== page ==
a. Representative: Constitution is the definer, and Voter’s preference is paramount. The business dynamics are fair, and the rule of law operates supreme. This is an ideal environment to conduct business and naturally favors entrepreneurship and innovation. This type of democracy created a foundation for Global Enterprises and Unicorn companies.
b. Multiparty: This a coalition government of three or more parties. They may also govern separately. The situation here can get tricky, with each party having its ideologies. However, there is a common minimum program that they work on, and as long as it suits the business, it is fair to venture into the market.
c. Parliamentary: Citizens elect, and a majority of situational coalition takes charge as the legislative setup. Ministers run the executive branch. This a much safer option as usually the policies are carried forward from previous governments and are an act of the Parliament.
d. Social: Here, the government promotes an egalitarian approach and regulated capitalism. Government intervention is the norm to ensure the wellbeing of its citizens. Some very prosperous economies practice this. A good market to operate in; however, one needs to adapt to government interventions.
2. Totalitarianism:
a. Authoritarianism: Ensures complete adherence to its ideology with absolute submission to the state. This works as long as people do well and are happy with the state. However, when this goes wrong, unrest can set in, and anarchy can prevail. Rights to Intellectual Property and Assets are always at risk here. The law of the land is designed by the Authoritarian rule subject to change and interpretation.
b. Fascism: A single party controls through force and indoctrination. As long as businesses align with leadership and ideologies, they do well. These regimes can become very hostile towards a business entity and can create immense problems. As long as they enjoy the majority stakes & interest, they are happy to conduct business. However, it is a very unpredictable relationship for sure. It is mostly a Master-Slave arrangement.
c. Secularism: Dissent is tolerated as long as it does not overrun the state. The state grants limited freedom. Communists regimes are an example here. The risk to assets exists, and if unrest sets in, it could lead to catastrophic risks.
d. Theocracy: Here, the government is an expression of religious ideology. Leaders are seen as appointments of the divine entity. Businesses have to align with the religion, and religious ideologies also dictate laws. Local cultures and rituals need to be a part of the MNE culture. This can be very tricky. However, these governments of today allow free areas for MNE’s.
It thus becomes critical as per the above narration to ascertain the state of political freedom. Democracies are useful in the long-run. Totalitarian regimes offer the best short-run option; however, the state’s domination needs to be accommodated. The most significant risk is when civil unrest starts, or the government starts to lose recognition, leading to severe supply chain issues.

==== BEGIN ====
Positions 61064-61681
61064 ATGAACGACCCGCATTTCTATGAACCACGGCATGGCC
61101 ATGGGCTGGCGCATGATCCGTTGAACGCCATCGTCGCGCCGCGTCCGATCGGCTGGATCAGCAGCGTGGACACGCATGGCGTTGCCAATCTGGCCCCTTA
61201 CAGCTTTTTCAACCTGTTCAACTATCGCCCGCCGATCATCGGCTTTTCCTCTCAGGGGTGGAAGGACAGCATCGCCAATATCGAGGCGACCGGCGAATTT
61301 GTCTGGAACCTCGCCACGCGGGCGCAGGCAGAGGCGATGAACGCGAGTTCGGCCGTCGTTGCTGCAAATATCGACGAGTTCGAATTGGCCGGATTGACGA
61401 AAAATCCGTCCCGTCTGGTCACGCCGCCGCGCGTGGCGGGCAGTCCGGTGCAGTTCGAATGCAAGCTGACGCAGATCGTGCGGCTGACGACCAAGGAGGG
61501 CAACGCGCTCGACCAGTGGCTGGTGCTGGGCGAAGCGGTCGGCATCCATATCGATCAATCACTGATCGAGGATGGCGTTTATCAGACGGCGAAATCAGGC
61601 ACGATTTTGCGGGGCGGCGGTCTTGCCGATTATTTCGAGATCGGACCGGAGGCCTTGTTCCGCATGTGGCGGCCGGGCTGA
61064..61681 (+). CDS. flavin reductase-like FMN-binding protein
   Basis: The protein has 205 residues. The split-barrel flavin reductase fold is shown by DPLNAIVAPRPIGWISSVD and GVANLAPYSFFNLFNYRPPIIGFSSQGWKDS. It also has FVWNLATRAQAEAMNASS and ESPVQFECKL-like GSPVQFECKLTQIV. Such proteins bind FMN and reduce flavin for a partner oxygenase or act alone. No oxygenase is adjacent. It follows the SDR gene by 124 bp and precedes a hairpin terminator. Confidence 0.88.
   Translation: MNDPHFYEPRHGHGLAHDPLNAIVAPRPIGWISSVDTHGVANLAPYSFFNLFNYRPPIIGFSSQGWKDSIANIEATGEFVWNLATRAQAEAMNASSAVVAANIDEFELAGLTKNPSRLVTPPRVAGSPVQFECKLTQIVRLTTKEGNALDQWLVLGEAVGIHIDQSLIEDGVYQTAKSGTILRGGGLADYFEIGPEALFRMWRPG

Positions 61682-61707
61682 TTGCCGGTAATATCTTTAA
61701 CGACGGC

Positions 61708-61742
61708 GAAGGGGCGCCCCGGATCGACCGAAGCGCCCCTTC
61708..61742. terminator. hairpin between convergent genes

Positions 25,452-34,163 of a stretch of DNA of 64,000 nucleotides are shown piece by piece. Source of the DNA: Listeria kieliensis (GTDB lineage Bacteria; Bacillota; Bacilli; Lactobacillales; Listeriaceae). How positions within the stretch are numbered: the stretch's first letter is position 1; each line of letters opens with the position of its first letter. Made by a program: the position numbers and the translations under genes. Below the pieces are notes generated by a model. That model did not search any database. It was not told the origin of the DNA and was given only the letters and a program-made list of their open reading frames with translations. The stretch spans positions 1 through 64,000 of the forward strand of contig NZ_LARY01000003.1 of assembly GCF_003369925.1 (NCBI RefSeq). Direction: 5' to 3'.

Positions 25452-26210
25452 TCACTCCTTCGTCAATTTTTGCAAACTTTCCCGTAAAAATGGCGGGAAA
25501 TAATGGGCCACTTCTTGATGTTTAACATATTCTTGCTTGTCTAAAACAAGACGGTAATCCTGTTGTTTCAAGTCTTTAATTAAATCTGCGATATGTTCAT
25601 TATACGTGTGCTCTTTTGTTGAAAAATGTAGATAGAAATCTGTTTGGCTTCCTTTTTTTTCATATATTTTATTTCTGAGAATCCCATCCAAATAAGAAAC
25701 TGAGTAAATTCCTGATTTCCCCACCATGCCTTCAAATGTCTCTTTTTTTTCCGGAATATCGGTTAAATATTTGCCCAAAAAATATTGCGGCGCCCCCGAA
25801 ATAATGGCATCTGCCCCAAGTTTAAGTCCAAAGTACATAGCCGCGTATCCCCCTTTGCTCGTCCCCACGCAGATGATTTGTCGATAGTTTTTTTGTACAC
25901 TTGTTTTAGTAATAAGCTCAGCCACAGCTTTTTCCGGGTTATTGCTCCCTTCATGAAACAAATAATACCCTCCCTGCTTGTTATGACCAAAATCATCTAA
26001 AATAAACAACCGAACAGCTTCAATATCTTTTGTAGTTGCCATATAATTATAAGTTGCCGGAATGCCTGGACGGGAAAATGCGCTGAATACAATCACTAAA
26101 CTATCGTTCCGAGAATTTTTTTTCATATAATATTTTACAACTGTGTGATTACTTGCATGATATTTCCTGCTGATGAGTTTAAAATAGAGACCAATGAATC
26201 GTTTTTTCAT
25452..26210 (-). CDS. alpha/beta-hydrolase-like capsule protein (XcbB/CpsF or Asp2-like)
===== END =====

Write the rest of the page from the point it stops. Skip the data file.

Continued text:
The ultimate definer thus is the State of Political Freedom. Freedom House identifies three types of political freedom:
1. A free country: Open political competition and freedom of expression. The pillars of democracy are genuinely free. This is the best market to operate in. The rule of law is supreme here.
2. A partly free country: This exhibits limited liberties and is mired in corruption. Democracy is just a concept that is not practiced as systems are deliberately flawed. It is a risky market for sure.
3. A not free country: There are no political and civil liberties. Communist countries, Monarchy, and Dictatorial regimes fall in this category. They are characterized by flawed international policies and turbulent relations with other countries. They can be desirable markets and can offer excellent stability, but these economies can collapse once the hybrid war’s hostility begins.
Depending on the type of business, one can choose to operate with business models that align with these situations.
I can conclude safely by mentioning that International Business can find opportunities everywhere but is not free of risk, and thus Political environment must be deeply analyzed. However, the ultimate moment of truth is the Vision of the Head of the State. Visionary leaders have created vision communities and thus a Nation led by Vision. It does not matter what form of political ideology it is. If the Vision is authentic and engaging, it is the best country to operate in. These leaders typically have long political careers and carry influence at an international level. Look out for such leaders and invest in countries led by a vision. This the ultimate model of success. Keep a watch on such economies as they will create the best of the business opportunities and provide the required cash for diversification and expansion.
The bottom line is assessing political ideologies, tweaking your business models, and evaluating each political system’s risk. After all, Political ideology and economy are closely linked, and economy and business correlate.

It would thus be good practice to be politically savvy when engaging in International Business.

Copyright 2020 Niket Karajagi International Business Blogs Series.